This paper aims at providing a critical account of Beck’s thesis that we are now coming to live in a new “global risk society” through the use of research evidence to support such claims.
Management of risk in the 21st century is most reliant on the ability to manipulate and control misfortunes. This can only be a result of awareness and preparedness for any misfortune. Studies have revealed that human beings in the 21st century are more aware of the risks that they face in their environments. As a result of this awareness they are able act more cautiously in relation to activities that might involve some risks. This is particularly backed by a research that was taken involving children between the age of 7 and eleven. The finding was that when questioned in groups they showed more awareness of the risks involved in their environments. It was also noted that though, quite naïve, they were informed of various ways in which they could react to misfortunes and accidents (Dawson 2013, p. 98). Though most of them define accidents as occurrences that are not planned for and are beyond human control, most of them suggest that there are ways in which the probability of the occurrence of accidents can be lowered and manipulated. This trend is different from that of previous generations.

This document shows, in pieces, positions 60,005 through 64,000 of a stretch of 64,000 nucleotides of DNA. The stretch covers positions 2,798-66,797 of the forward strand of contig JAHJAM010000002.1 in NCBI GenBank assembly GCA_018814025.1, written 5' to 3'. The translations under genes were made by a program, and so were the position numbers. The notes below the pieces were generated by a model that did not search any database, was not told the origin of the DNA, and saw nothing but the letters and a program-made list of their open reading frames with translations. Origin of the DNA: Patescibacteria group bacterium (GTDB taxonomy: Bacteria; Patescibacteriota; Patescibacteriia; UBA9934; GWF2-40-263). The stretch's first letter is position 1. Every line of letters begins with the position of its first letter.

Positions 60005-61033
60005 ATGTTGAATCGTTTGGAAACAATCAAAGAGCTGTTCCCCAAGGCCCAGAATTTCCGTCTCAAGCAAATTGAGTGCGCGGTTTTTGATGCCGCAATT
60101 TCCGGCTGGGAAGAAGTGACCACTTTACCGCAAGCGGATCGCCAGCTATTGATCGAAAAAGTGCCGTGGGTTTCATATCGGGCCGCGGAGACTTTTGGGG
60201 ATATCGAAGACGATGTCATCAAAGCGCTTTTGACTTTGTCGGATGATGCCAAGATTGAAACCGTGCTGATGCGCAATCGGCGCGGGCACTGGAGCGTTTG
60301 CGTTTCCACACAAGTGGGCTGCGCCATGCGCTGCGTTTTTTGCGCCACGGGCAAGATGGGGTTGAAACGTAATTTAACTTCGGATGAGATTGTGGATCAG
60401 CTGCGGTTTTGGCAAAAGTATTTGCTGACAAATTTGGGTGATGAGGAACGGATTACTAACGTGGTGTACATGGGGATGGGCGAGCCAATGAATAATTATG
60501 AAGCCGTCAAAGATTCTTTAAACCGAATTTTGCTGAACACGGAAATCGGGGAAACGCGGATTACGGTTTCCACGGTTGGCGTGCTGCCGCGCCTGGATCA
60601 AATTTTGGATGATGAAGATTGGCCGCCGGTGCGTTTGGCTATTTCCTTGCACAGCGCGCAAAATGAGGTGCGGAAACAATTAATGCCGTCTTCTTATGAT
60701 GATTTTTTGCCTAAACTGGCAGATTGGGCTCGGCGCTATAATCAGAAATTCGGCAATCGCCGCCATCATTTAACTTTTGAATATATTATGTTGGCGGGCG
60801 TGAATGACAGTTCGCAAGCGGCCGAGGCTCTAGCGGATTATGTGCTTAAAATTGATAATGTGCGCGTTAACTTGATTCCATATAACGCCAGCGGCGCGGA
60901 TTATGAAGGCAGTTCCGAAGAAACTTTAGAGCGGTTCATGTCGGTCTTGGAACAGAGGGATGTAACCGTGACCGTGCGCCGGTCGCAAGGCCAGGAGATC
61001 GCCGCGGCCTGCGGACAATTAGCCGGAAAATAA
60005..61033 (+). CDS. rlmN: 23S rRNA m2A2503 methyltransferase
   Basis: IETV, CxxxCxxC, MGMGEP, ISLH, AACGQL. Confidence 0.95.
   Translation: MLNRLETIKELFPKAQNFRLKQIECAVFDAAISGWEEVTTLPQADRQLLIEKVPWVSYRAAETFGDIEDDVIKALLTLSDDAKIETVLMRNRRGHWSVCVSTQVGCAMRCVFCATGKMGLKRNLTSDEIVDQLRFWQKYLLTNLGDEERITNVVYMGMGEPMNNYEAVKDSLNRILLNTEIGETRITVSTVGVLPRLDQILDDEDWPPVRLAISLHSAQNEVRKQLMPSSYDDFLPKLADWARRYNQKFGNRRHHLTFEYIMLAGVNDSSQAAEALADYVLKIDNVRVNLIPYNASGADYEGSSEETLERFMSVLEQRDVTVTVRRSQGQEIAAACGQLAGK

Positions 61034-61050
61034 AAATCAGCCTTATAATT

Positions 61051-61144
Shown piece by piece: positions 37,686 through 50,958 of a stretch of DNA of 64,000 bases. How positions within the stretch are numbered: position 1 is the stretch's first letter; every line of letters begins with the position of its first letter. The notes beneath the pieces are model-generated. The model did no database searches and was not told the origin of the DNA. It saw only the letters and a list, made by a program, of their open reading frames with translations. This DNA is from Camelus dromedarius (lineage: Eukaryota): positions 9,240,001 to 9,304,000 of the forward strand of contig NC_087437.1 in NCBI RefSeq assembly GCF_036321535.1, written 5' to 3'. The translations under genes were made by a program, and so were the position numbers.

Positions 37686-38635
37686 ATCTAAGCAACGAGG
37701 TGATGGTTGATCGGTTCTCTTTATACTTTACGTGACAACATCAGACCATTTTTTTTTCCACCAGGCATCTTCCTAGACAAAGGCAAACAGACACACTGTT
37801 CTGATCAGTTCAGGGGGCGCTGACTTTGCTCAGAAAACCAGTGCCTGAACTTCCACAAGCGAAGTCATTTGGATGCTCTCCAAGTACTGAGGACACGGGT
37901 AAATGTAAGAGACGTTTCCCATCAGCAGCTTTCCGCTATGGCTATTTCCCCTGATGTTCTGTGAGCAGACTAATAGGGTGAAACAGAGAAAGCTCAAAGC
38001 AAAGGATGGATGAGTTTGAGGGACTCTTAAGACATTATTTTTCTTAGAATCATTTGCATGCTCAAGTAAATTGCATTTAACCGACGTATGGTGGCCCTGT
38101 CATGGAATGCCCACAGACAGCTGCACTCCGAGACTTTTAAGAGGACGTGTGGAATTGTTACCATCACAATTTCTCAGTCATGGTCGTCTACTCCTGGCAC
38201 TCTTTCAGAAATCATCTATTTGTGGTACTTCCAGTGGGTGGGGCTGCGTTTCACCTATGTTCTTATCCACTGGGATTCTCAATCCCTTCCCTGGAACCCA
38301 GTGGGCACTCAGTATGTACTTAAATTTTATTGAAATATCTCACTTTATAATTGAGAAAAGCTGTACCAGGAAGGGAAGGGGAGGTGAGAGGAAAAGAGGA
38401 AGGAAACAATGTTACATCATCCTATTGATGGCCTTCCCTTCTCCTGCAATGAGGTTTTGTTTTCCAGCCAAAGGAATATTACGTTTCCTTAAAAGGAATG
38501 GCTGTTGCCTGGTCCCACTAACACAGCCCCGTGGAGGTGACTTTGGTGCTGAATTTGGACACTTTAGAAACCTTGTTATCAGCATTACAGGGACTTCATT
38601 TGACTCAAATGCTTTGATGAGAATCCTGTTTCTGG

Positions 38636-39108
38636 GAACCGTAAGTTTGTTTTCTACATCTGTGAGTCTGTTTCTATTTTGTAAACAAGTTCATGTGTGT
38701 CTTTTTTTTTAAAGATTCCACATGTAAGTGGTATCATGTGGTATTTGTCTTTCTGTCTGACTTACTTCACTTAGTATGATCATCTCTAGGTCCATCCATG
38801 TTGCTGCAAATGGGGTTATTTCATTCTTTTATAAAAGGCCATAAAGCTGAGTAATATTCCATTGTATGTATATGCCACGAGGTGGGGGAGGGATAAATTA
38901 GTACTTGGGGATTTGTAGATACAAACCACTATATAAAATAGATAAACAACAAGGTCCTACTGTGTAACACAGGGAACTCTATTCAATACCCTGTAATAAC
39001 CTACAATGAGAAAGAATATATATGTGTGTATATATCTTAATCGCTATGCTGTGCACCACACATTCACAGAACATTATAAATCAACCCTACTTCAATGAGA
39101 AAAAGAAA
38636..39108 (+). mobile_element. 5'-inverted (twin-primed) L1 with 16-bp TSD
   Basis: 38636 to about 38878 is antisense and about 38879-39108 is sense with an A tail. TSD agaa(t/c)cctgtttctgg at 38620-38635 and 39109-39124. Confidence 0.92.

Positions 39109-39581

In accordance to Beck, employment related opportunities and risks that results from the ushering in of the risk can be a result of individualization. The high rate in which capital, human beings, information, and labour are mobile tends to cause a loosening effect on cohesion of support networks that are collective. Evidence proves that there has been an increase in patterns of working flexibility. As commonly perceived, modern employees are expected to be receptive and adaptive to certain changes that can occur to the fluctuating labour market. This flexibility has in a way worked against the popularity of full-time contract that are standardized. This is supported by